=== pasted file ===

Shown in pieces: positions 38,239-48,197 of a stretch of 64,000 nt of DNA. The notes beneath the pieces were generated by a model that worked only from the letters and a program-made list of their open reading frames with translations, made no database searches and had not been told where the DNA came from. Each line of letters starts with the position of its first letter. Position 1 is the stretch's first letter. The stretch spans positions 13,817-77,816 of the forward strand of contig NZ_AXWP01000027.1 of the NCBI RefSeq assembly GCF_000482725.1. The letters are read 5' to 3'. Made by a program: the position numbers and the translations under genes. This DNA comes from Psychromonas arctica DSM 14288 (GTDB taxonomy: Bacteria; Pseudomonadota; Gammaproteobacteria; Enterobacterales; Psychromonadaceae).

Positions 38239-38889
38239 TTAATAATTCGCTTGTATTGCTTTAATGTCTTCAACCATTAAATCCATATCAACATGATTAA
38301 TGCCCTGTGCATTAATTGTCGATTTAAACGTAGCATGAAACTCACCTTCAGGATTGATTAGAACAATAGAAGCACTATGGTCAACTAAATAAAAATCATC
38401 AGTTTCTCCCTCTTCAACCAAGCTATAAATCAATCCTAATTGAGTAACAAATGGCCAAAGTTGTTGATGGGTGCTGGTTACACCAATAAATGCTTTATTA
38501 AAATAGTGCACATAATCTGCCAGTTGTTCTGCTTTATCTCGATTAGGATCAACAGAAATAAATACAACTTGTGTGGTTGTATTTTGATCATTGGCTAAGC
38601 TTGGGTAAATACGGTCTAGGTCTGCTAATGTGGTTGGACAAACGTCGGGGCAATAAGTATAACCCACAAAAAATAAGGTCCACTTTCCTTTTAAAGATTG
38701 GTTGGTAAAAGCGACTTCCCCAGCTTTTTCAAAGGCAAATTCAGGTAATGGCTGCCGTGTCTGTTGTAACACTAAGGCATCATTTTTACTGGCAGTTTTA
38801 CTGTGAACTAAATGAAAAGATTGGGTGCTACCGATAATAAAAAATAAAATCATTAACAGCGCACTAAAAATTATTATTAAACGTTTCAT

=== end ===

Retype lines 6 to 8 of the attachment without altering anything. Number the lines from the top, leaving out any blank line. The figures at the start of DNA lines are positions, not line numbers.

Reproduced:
38501 AAATAGTGCACATAATCTGCCAGTTGTTCTGCTTTATCTCGATTAGGATCAACAGAAATAAATACAACTTGTGTGGTTGTATTTTGATCATTGGCTAAGC
38601 TTGGGTAAATACGGTCTAGGTCTGCTAATGTGGTTGGACAAACGTCGGGGCAATAAGTATAACCCACAAAAAATAAGGTCCACTTTCCTTTTAAAGATTG
38701 GTTGGTAAAAGCGACTTCCCCAGCTTTTTCAAAGGCAAATTCAGGTAATGGCTGCCGTGTCTGTTGTAACACTAAGGCATCATTTTTACTGGCAGTTTTA